Armored worms come to life in digital 3D models
In his “Allegory of the Cave”, Plato describes a group of people chained to the wall of a cave, observing the world only through the flickering shadows it casts. It provides observers with an incomplete picture of the world, which is two-dimensional and requires speculation.
This is the kind of vision we have of the deep past. Paleontologists are tasked with constructing a picture of Earth’s history from the fine fossilized shadows it leaves behind. These fossil remains of extinct organisms give us a little glimpse of animals that lived and died long before humans arrived. But these preserved tissues, often incomplete, provide an image that is necessarily only part of the truth. A thin shadow of what they really were, leaving us to fill in the gaps with inference and educated speculation.
However, technological advancements coupled with particularly well-preserved specimens allow scientists to leave the proverbial cave and have a clearer picture. A recent study by Dr Sarah M. Jacquet of the Department of Geological Sciences at the University of Missouri and her colleagues used micro-scanners to create models of extinct armored worms – known as Machaeridians – in stunning 3D. Their findings were published in the journal Papers in paleontology.
âCT scans take thousands of x-rays that represent cross-sections through the sample. Then, we imported the images into 3D software to manually highlight the features that interest us on each image. Once we have highlighted each plate, we can create the virtual 3D model, âJacquet told SYFY WIRE.
Jacquet was first turned towards the MachÃ©ridiens by their advisor during their doctoral project. Some of the specimens used in this work were originally described by Dr. Brian Johnson in 1981. They are found in limestone blocks and are isolated using a weak acid, not stronger than vinegar, which dissolves the limestone leaving the silicate fossils behind. Jacquet scanned hundreds of boxes, most of which contained individual disarticulated plaques, in search of complete animals.
Articulated specimens are extremely rare. Of those hundreds of boxes, Jacquet found only three new fossils of articulated armored worms to add to Johnson’s earlier work.
âWe were fortunate that these worms were kept as they are, after being replaced by silica. For this reason, we were able to scan the fossils using a specialized scanner, one at the University of Sydney and one at the University of Missouri. Once we had the scan, it was a matter of putting those X-ray projections into 3D software to create the virtual relocation of the specimens.
The specimens they used were remarkably complete, but had the advantage of being complemented by loose induvial plates which provided additional context for the overall models. The team were able to build models that showed how the plates fit together along the body, providing protection against attack.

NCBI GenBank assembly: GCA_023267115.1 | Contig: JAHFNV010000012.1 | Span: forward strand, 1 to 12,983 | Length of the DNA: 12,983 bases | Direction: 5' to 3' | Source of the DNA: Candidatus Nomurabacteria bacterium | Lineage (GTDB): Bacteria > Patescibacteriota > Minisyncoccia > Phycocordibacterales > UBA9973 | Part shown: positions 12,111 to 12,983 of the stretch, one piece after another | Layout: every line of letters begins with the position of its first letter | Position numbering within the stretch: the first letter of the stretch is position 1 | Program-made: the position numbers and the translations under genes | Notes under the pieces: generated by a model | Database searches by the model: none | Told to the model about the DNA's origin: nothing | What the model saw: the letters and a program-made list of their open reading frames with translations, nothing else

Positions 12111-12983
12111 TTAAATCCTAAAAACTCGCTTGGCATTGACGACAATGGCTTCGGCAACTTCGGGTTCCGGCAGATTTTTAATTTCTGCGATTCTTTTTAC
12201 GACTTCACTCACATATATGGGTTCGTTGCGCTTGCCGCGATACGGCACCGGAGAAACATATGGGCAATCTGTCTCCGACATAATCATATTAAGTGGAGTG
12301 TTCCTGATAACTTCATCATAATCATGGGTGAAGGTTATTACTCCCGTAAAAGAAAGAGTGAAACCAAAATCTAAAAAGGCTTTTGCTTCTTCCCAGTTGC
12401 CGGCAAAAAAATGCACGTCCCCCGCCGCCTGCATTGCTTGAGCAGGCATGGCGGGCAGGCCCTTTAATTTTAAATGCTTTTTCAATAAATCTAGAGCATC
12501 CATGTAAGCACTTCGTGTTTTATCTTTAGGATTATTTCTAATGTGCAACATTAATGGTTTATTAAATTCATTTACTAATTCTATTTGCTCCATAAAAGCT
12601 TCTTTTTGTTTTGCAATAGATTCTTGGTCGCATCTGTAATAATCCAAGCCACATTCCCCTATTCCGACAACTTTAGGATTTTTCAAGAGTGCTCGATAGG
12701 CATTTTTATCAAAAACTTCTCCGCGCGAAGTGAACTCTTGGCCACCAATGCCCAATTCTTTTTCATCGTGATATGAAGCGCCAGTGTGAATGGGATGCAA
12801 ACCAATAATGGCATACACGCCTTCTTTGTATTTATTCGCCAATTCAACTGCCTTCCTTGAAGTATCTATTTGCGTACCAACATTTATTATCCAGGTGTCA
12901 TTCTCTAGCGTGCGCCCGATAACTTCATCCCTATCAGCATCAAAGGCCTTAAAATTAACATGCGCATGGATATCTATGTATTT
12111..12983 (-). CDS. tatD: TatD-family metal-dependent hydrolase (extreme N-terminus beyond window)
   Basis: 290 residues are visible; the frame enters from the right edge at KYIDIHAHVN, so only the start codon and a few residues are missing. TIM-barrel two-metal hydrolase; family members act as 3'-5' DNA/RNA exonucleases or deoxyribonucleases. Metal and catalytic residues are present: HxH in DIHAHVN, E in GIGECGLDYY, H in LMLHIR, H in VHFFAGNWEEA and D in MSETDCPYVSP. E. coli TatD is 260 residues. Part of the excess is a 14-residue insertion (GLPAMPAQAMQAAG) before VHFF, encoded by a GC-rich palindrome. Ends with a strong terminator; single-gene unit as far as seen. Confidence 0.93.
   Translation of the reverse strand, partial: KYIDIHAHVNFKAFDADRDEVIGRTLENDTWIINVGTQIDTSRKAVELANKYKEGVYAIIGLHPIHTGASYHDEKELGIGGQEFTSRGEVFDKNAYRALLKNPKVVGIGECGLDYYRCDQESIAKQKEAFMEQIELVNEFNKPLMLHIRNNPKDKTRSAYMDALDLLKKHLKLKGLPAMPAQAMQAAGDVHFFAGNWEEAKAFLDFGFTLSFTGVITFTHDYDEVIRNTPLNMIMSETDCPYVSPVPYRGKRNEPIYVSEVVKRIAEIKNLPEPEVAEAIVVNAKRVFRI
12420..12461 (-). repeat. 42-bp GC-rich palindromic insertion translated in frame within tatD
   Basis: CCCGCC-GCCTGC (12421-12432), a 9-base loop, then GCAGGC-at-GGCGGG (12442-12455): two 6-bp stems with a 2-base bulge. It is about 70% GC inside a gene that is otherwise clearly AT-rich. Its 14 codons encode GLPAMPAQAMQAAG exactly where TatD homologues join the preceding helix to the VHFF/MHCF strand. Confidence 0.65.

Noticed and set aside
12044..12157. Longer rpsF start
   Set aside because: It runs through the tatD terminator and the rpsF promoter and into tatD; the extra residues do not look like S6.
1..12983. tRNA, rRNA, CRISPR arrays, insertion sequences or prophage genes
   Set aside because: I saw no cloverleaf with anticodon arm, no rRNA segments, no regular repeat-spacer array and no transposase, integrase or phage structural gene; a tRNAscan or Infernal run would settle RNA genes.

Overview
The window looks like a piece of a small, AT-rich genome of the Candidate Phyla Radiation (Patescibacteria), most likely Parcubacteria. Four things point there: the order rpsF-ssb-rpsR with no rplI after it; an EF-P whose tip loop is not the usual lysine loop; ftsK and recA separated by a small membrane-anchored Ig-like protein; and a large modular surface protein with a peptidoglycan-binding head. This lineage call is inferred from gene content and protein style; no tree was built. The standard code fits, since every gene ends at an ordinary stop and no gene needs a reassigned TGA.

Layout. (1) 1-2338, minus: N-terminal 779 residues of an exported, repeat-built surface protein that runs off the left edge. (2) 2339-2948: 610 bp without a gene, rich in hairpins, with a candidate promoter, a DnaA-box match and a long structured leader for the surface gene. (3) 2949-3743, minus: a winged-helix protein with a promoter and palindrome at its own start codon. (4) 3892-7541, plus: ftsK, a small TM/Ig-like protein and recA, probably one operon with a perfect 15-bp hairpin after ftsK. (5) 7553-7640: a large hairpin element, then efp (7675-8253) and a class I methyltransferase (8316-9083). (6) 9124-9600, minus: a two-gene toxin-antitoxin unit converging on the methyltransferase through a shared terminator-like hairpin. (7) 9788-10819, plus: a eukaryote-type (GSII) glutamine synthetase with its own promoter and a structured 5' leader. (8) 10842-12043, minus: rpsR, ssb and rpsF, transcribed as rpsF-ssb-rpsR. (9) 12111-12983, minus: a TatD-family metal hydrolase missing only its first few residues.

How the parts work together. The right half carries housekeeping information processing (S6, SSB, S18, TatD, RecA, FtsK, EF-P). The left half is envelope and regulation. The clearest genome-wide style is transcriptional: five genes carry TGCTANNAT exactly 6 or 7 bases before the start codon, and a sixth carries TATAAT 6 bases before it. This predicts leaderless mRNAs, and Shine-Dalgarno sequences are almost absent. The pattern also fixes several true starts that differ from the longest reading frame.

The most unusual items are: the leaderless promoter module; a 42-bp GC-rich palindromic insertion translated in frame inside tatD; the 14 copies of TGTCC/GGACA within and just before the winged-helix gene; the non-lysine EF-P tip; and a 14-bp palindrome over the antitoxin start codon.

Most modern worms avoid attacks by burying themselves in the ground, but these external structures provide additional protection against predators.
“They are almost like the underwater equivalent of the spice worms of Duneexcept on a much smaller scale, âsaid Jacquet. âBased on the plate layout for the species we observed, assembling the armor was likely an effective deterrent against crushing, biting, and piercing predatory attacks. “
The body shots of these armored worms closely resemble modern animals like centipedes, bedbugs, and pangolins that curl up into protective balls to avoid being eaten, although this type of strategy was rare at the time. . Similar structures are present in unrelated modern organisms, suggesting that converging evolutionary processes have developed independent body planes to combat similar predatory challenges.
Now that scientists have clear 3D models of these animals, they are looking to develop images of their movements to better understand how they navigated ancient ocean environments.
âWe want to explore how the rows of plates fit together and how the armor responds to different types of stress, which might tell us more about its effectiveness in protecting these worms from certain predators,â Jacquet said.
Modern technologies allow us to take disparate, unconnected pieces of the fossil record and place them together in context to build a stronger picture. Additionally, 3D modeling enables the dissection of individual specimens – which previously required the destruction of fossils – unlocking internal mechanisms and interrelationships.
Ancient animals recovered from subterranean sediments find their way not only to the surface, but also into virtual spaces where scientists are able to translate them from individual puzzle pieces into 3D organisms that more closely mirror the animals than they do. were once.
While jurassic park imagining prehistoric resurrections via genetic manipulation, real-world scientists are bringing ancient animals back to life in digital spaces. Your ticket to prehistoric lands may not exist in the reconstructed real world, but in virtual landscapes populated by armored underground worms.
At least digital animals can’t eat us alive when we visit them.